Southwest says 737 Max grounding is cutting

Southwest Airlines announced on Wednesday that its first-quarter revenue per 

available seat mile will be lower than expected due to Boeing 737 Max groundings.

It's the first carrier to revise its financial estimates since Boeing's new jet crashed.

First-quarter losses are expected around $150 million for the airline. The news lowered shares by almost 3%.

Southwest's 750 Boeing 737s include 34 of the planes, more than any other U.S. carrier.

Operating revenue per available seat mile, a key indicator of airline profitability, is now expected to rise 2–3%, down from 3–4%.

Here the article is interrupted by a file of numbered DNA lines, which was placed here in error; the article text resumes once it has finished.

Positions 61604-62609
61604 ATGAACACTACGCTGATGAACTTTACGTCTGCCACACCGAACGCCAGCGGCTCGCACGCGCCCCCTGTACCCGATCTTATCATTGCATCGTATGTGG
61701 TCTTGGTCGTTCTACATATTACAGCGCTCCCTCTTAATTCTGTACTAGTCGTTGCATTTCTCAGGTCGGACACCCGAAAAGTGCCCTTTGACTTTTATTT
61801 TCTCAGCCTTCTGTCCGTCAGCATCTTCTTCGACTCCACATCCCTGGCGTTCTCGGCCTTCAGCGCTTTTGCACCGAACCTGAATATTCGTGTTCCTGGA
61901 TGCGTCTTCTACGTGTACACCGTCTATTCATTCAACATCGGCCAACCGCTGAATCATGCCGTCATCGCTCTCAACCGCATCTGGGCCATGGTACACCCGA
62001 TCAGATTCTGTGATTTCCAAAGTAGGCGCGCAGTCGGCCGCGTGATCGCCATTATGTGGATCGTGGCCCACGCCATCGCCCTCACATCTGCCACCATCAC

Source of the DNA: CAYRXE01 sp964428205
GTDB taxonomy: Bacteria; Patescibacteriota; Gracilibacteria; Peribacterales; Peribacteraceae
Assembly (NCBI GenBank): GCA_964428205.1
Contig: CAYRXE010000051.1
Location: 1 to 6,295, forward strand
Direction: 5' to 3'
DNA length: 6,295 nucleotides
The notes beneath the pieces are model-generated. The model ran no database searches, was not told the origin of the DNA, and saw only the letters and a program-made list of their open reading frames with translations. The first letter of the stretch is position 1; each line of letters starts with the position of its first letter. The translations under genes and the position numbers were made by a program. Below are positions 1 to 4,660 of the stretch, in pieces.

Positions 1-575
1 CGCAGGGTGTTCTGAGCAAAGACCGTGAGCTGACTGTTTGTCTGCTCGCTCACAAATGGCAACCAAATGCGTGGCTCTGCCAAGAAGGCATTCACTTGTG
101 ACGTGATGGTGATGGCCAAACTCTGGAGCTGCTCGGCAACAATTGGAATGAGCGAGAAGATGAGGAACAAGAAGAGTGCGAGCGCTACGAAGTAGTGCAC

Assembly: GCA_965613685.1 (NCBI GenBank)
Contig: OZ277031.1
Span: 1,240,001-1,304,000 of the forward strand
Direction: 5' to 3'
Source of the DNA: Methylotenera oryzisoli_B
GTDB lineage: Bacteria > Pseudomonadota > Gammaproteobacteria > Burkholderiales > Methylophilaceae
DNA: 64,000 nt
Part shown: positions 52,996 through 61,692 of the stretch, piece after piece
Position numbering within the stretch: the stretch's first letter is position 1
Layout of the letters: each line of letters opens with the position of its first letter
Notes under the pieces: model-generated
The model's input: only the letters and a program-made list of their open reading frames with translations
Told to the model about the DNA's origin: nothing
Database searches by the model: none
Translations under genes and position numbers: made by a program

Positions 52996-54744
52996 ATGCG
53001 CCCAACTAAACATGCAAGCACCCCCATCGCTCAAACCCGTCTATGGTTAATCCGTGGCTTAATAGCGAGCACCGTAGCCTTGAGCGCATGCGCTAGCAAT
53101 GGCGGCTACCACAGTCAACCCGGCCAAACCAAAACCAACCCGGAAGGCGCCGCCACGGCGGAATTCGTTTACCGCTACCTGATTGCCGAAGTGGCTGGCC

One day earlier, the airline reported that a Boeing 737 Max 8 airliner, which the FAA grounded

following two crashes, made an emergency landing at Orlando International Airport on Tuesday afternoon.

A company official told NBC News that an engine overheated just before 3 p.m. 

when the pilots were flying the jet to California for storage. The spokesman said the plane flew 11 minutes.

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